The ideal of massed intercessory prayer, as MacNutt describes it, is achieved when as many people as possible physically touch the beneficiary, and pray together for him with great intensity. This caught my imagination, but only two people were allowed in the ICU with my son at any time. So my father, himself an Anglican priest, suggested he use the massive distribution list that my wife’s email updates on my son’s condition had accumulated to organize a globally distributed hour of intercessory prayer. Because the vigil took several weeks to organize, by the time it took place my son had awakened, and had been moved to a private room; he had not yet moved or spoken at all, and we had been gently led to expect that he never would.
I spent the day of the vigil with my son. We weren’t allowed to have a candle at the hospital, but we spent the hour of vigil for California praying and reading from the Psalter. I had disciplined myself to expect that nothing remarkable would happen, and so I was not too disappointed when nothing did. Later that night, as the prayer vigil was ending far to the West in Hawaii, my son was being examined by a team of doctors, a daily ritual. One of them scraped a pen up the bottom of his paralyzed foot, a standard test that had been performed without result a hundred times since his admission. Jeremy said, “Ow! That really hurts!” Then he froze; so did all the doctors; so did I. The air in the room, I noticed, was somehow thick, or perhaps full, or perhaps again crowded. It had been chilly, but now was suddenly warm, without however being at all stuffy or close; indeed, it felt alive, like the air above a flowing river. And the floor, I noticed, seemed subtly tilted, as if a more fundamental gravitational field had revealed itself without however actually moving anything.
The stunned hush lasted for about fifteen seconds. Then normality snapped back into place from that liminal realm, and the doctors began talking excitedly; with the difference that in that renewed normality, my son could talk, could join again in their conversation.
This was not supposed to have happened, ever. My son had not been expected to speak again, ever; he had not made even a sound since the afternoon of the bleed. But now he was speaking in whole sentences, haltingly at first, but soon quite smoothly. He spoke to his mother and grandfather on the phone. His speech therapist came running in, tears streaming down her face, and they spoke together, holding hands. Nurses, doctors, therapists, custodians and guards flocked to his room from all parts of the hospital, grinning with elation, to see for themselves what had happened. The whole building, so doleful, so full of suffering infants, and of sorrowful adults, took on an air of happy celebration, as if a party had been declared in honor of a victory.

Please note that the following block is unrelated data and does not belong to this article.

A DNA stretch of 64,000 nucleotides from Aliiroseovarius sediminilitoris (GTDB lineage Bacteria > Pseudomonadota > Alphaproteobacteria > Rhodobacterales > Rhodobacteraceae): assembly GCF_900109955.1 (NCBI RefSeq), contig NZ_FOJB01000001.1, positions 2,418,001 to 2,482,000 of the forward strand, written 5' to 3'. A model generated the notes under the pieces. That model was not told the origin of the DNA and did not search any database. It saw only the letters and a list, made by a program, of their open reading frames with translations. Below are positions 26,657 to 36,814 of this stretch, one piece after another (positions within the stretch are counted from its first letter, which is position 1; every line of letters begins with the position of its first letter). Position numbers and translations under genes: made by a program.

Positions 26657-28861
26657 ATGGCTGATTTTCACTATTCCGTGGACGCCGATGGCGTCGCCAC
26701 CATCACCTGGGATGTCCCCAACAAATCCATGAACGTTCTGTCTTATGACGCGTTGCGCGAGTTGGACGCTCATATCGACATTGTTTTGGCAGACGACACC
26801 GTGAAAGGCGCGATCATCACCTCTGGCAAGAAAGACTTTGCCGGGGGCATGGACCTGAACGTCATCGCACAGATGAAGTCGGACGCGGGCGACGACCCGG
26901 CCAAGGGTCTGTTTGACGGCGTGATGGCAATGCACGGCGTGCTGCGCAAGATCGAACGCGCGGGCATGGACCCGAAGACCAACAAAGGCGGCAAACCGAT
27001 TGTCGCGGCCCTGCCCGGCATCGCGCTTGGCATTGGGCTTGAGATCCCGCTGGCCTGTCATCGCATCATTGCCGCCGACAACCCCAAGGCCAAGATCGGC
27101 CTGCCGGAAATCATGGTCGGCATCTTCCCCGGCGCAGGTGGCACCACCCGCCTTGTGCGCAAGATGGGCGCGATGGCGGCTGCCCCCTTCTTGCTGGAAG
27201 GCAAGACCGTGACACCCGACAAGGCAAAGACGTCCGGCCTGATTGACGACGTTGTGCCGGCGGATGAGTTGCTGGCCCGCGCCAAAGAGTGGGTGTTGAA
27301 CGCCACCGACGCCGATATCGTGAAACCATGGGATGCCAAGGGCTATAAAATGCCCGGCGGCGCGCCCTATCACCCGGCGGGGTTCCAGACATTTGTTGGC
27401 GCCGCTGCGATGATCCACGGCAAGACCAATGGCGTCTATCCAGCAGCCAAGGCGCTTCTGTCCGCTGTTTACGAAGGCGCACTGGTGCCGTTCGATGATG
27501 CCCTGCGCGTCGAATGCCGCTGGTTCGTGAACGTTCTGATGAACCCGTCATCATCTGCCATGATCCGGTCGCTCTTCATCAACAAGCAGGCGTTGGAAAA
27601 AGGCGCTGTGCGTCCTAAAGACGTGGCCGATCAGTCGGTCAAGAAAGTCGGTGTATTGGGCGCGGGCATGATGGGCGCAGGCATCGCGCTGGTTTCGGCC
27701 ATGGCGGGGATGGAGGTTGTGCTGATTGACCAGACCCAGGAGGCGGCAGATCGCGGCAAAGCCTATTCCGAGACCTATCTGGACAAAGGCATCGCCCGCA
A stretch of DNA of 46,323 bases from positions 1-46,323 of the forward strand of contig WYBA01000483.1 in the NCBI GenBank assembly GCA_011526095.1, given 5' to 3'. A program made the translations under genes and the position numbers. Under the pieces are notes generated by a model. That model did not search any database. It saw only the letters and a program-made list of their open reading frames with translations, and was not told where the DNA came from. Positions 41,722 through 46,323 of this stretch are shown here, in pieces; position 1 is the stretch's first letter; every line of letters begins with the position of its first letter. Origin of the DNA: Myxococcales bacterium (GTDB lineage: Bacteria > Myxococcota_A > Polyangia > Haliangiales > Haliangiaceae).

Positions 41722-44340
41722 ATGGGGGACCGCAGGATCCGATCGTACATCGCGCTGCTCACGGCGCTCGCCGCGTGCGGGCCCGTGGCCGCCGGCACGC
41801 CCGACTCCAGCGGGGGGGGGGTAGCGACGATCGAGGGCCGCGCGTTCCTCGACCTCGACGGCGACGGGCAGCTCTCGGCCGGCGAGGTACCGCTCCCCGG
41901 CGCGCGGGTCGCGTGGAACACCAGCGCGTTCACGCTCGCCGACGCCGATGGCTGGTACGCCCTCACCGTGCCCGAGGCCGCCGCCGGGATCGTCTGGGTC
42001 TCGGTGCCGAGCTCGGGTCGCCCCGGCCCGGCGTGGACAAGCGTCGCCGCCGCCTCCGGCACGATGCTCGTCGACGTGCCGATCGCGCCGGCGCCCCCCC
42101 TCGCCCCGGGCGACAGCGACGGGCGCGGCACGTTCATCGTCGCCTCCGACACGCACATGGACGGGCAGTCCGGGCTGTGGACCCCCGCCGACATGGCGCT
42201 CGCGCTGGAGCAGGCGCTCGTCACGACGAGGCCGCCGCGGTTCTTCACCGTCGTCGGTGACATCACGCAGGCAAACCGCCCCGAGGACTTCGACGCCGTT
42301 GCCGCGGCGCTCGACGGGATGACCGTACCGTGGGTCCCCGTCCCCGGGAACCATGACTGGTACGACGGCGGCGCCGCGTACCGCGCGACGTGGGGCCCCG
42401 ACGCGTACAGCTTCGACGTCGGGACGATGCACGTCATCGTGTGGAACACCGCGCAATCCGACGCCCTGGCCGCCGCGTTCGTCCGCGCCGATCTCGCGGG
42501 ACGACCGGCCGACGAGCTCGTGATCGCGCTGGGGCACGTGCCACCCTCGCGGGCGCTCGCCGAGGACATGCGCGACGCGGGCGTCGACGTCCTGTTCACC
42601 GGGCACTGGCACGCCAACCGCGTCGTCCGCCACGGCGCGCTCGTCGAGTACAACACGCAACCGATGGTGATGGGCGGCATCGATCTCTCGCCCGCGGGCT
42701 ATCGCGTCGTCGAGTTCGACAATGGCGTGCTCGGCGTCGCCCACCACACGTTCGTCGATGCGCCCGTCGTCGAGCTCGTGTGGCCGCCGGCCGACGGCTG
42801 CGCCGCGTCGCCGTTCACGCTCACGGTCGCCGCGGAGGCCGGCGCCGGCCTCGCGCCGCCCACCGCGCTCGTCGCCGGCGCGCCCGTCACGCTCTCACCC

We kept on. Two weeks later there was another vigil. Again I was with my son. As the vigil ended far away over the Pacific, I had transferred him to a wheelchair so I could make his bed for the night. “Hey, Dad; look!” I turned: he was standing.
Amazing things can happen with prayer. With God, all things are possible. I have some fancy-shmancy philosophical theories about prayer that make it seem all reasonable and tidy, and intelligible (to me, anyway). But really, it’s not. Not that my theories are just wrong, but that while reality is surely intelligible, and orderly, it is also fundamentally wild, and far transcends our inward vision, no matter how far or well we see.
When we pray for Lawrence, we must school ourselves to the expectation that the answer, howsoever positive and agreeable under the aspect of Heaven, may not appear that way here below, either to us or to Lawrence. We must accept that under God’s purveyance, it is right and just that Lawrence, or we, should suffer for a time here below, and half a time, that God might work out his purpose in justice for all creation. We must accept that the blessing God allows to Lawrence may be a form of martyrdom, and that sooner rather than later. We must remember that all things are remembered in the Book of Life, and that at the end a meet compensation for all our injuries will be meted out to us, so that all is made whole and right.
So, we must pray that the cup of suffering might pass from Lawrence’s lips; but yet, that not our will, but God’s be done.